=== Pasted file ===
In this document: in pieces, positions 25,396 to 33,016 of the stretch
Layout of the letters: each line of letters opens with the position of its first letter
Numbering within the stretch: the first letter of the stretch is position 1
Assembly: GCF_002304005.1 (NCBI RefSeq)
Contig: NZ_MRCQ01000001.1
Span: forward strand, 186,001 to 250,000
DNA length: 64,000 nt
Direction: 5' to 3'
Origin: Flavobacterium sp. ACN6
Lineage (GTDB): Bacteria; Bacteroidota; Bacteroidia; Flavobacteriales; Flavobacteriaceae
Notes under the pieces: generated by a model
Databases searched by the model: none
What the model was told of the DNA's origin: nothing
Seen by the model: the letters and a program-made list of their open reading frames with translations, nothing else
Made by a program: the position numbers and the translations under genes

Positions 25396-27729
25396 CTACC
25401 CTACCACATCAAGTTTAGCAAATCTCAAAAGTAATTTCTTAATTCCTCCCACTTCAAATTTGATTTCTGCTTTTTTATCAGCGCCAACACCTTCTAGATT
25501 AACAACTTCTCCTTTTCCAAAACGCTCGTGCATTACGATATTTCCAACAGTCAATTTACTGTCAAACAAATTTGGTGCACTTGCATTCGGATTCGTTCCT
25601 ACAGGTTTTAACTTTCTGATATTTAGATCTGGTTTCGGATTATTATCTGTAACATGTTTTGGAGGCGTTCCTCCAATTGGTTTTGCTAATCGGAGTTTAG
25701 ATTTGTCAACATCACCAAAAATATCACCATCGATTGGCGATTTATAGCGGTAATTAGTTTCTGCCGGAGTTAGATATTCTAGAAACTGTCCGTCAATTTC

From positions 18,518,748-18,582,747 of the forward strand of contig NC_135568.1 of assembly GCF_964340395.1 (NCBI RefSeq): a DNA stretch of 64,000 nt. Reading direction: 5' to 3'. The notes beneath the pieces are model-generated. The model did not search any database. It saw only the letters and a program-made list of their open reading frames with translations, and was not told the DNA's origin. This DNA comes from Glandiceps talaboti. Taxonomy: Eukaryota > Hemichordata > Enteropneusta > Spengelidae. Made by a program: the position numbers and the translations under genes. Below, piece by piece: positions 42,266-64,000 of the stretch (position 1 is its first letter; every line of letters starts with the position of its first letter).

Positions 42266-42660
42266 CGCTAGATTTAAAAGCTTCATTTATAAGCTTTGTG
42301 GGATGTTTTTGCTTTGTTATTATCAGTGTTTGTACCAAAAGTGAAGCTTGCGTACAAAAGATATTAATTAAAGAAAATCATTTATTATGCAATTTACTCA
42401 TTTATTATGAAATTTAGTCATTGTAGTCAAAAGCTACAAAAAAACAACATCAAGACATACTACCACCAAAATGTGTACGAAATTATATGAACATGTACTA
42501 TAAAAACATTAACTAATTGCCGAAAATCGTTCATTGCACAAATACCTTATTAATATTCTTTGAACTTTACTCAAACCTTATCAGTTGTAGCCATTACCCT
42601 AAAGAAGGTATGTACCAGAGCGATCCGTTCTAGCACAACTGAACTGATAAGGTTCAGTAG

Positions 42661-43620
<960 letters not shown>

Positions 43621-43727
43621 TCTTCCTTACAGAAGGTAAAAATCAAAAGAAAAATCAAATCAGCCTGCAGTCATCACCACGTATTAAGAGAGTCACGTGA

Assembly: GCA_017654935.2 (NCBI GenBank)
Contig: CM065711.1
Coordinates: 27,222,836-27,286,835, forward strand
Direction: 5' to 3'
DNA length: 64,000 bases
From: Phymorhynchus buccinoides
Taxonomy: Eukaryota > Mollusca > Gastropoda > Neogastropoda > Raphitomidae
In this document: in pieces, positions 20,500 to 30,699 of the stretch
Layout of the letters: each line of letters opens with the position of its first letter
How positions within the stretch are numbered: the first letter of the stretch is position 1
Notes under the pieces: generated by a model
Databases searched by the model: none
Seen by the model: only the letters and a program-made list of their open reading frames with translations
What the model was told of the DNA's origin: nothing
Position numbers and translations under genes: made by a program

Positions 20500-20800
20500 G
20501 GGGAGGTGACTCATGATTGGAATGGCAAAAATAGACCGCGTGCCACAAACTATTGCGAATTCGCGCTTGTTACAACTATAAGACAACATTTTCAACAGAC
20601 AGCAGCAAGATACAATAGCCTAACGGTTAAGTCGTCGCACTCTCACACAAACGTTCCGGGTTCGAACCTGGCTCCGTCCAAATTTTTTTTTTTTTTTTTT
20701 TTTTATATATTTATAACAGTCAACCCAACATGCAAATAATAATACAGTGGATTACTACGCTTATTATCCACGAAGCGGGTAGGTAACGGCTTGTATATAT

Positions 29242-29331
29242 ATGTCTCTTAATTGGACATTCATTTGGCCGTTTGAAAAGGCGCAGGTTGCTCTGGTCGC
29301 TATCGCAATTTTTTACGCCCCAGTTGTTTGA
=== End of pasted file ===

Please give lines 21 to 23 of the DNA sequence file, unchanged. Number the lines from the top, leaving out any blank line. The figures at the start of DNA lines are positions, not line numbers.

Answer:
25701 ATTTGTCAACATCACCAAAAATATCACCATCGATTGGCGATTTATAGCGGTAATTAGTTTCTGCCGGAGTTAGATATTCTAGAAACTGTCCGTCAATTTC

From positions 18,518,748-18,582,747 of the forward strand of contig NC_135568.1 of assembly GCF_964340395.1 (NCBI RefSeq): a DNA stretch of 64,000 nt. Reading direction: 5' to 3'. The notes beneath the pieces are model-generated. The model did not search any database. It saw only the letters and a program-made list of their open reading frames with translations, and was not told the DNA's origin. This DNA comes from Glandiceps talaboti. Taxonomy: Eukaryota > Hemichordata > Enteropneusta > Spengelidae. Made by a program: the position numbers and the translations under genes. Below, piece by piece: positions 42,266-64,000 of the stretch (position 1 is its first letter; every line of letters starts with the position of its first letter).

Positions 42266-42660